Years ago, I wrote a book about the merit of being vegetarian and the faults of eating meat or being non-vegetarian. Our talk today is based on part of that book. With regard to the Buddhist views on being vegetarian and non-vegetarian, here is what the book said:

According to the Theravada tradition, one is allowed to eat only the ‘three kinds of clean flesh.’ Other kinds of meat are strictly forbidden. Now in Thailand and other Southeast Asian countries, the Sangha still upholds this practice. They think that not eating meat at all is to follow the decree of Devadatta. 1 And the practice of eating the three kinds of clean flesh is rather in keeping with the precepts taught by the Buddha in the Theravadin Vinaya.

To liberate lives is a common practice frequently performed by many Buddhists. When conducted properly, the resulting merit is boundless. Otherwise, the merit will be greatly diminished. It is therefore very important for us to know the proper way of liberating living beings.

All the activities of a bodhisattva can be put into six different categories, that is, the six paramitas or the six perfections. In other words, the bodhisattva’s view, conduct, practice and activities of benefiting and delivering sentient beings are vast like the ocean, but all can be summed up in the six paramitas.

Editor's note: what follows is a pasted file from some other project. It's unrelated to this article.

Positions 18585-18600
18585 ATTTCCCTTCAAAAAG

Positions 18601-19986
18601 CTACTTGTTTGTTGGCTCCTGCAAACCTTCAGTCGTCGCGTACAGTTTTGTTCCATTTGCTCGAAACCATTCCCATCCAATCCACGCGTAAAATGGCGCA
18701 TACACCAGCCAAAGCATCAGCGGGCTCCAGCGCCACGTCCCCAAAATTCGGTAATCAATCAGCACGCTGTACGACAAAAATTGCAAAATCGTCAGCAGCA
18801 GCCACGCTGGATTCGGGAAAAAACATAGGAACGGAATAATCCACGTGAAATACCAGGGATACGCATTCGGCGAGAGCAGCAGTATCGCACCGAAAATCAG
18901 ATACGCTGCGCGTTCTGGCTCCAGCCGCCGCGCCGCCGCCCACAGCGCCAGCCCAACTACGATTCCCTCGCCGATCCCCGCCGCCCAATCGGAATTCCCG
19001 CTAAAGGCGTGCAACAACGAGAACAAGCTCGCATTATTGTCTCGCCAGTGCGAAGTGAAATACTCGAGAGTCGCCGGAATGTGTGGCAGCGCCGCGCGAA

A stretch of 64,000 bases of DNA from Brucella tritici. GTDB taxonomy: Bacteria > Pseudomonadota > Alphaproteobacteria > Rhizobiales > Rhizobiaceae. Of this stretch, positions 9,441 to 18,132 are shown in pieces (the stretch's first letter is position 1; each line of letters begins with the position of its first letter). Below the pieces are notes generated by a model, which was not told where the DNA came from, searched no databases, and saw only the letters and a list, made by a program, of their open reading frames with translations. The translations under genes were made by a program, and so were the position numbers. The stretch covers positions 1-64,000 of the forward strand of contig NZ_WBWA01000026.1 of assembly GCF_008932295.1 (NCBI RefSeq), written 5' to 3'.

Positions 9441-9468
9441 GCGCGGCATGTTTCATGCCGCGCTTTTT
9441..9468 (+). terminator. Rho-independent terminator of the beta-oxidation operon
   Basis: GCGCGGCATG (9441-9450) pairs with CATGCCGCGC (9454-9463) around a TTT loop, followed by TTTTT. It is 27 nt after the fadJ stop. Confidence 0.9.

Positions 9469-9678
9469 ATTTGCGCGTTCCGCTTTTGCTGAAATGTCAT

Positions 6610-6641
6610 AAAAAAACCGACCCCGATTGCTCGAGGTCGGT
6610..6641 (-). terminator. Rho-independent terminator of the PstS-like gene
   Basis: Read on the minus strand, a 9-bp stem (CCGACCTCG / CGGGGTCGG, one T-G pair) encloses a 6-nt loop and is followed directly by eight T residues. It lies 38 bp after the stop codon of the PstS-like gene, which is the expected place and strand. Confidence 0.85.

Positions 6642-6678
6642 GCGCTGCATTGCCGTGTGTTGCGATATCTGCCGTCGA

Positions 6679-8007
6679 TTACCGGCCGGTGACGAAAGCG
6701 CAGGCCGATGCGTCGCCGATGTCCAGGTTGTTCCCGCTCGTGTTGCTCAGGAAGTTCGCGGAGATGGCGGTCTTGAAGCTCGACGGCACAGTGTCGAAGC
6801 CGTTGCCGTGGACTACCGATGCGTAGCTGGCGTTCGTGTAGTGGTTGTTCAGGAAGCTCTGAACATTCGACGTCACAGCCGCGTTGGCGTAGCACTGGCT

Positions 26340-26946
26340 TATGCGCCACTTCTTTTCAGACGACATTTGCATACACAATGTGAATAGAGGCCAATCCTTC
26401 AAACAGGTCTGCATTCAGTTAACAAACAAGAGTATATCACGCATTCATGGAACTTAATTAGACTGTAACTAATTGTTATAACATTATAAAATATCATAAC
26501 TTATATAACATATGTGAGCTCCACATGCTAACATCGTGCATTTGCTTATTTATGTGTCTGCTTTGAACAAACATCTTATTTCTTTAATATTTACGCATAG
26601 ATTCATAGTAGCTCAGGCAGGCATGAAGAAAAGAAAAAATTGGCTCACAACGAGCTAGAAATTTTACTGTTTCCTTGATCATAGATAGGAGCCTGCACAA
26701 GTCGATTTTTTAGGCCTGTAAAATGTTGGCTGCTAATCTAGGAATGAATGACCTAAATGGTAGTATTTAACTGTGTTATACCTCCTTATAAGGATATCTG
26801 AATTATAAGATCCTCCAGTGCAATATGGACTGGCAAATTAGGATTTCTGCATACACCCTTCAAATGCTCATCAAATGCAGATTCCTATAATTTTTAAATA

If it is performed properly every time, liberating lives can have all the remarkable qualities of the six paramitas as well, even to liberate just a single life. Now let us see how this can be done.

The need to separate the way of living and the meaning of life.

The way of living and the meaning of life may seem to be the most basic things that we should all know about, but to separate the two in practice is not so easy. I personally feel that it is rather important to be able to tell the difference between the two. Nowadays, many people including quite a few Buddhist practitioners think that the way of living and the meaning of life mean one and the same. However, what they have in mind is just the way of living, which less intelligent animals also know, never the purpose and significance of life.

How should a Buddhist live? The Buddha gave us the answer long time ago. Being his followers, we should all adopt the kind of life that he had prescribed for both the monastics and laypeople. Doing so will make for a much more meaningful life.